Dark and Stars by J.B. Rockwell

Dark and StarsDark and Stars

by J.B. Rockwell
Series: Serengeti, Book 2
Kindle Edition, 406 pg.
Severed Press, 2016
Read: July 6 – 7, 2017

I could’ve done a better job of keeping track of details, but I really thought that Serengeti was on her own a longer than we’re told here. My issues aside, the important thing is that her time alone is over — her sister ships have found her and have brought her to a spaceport for repairs.

She is soon reunited with a crew, and informed about the state of the Alliance Fleet — which is worse than you might think. Following the devastating defeat in Serengeti, the Fleet turned in on itself, spending the intervening years in-fighting, neglecting its mission and the people it’s supposed to protect.

Serengeti‘s recovery has provided the motivation for some to come up with a real solution to the problems within the Fleet. The primary movers here are the ship AIs, with only a little help from the captains/crew. I’d have liked to see more action from humans that aren’t part of Serengeti‘s crew — but, honestly — I barely thought of that until after I was done with the book. Anyway, these ships have a plan that’ll take care of the problems within the Fleet and enable them all to return to what they’re supposed to be doing.

If they can just pull it off.

Next to McGuire’s Aeslin mice, I’m not sure there’s a cuter or more delightful character than Oona, the robot that was created in the last book. Not only is she adorable, she’s very, very clever. Sign me up for a novel about her. The rest of the characters — AI or human — are well-drawn, engaging, and — typically — fun. The Fleet’s admiral and the spokesman for the stealth ships are just dynamite. Maybe, just maybe, we could’ve gotten a little deeper with some of those not aligned with our friends — but the story didn’t require that.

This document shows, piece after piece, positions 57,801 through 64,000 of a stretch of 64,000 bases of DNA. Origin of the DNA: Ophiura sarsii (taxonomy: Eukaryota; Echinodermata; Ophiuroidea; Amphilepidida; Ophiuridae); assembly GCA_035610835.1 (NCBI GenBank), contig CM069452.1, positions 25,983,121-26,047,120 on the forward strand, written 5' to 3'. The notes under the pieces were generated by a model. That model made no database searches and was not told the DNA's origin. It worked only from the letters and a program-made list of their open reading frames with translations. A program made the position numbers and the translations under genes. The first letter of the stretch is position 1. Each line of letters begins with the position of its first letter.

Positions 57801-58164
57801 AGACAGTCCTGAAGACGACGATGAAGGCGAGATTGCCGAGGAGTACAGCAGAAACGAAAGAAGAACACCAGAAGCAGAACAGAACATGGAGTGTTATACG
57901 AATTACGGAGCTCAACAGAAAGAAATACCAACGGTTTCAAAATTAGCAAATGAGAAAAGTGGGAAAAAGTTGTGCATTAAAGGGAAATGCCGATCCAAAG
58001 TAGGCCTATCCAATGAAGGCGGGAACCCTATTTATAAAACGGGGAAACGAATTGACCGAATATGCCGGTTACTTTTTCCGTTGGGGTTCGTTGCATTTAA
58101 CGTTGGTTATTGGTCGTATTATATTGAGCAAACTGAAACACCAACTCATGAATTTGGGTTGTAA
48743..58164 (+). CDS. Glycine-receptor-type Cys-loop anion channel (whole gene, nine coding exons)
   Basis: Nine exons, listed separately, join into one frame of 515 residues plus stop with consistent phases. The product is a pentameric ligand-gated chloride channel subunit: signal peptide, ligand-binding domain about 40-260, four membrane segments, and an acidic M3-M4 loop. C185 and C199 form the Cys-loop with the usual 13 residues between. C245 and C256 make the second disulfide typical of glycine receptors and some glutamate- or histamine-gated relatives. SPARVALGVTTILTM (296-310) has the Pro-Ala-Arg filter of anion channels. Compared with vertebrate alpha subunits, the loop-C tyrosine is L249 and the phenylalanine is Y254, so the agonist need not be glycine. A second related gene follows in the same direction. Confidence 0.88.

The action is solid, the more imaginative SF aspects are told in a manner that you just buy, with little regard for plausibility or anything (I don’t know, maybe the technologies depicted are plausible). Rockwell takes the solid foundation she laid down in Serengeti and builds on it with a strong adventure story. While I enjoyed all of Serengeti, the most likeable parts were early on, when her crew was still on board. This book gives us that from start to stop (well, with a quick break), with plenty of action and intrigue. There’s still the heart, the great characters — but add in the excitement, camaraderie and intrigue, and this one tops its predecessor.

Disclaimer: I received this novel from the author in exchange for this post — I really appreciate it, but I made up my own mind about it.

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3.5 Stars

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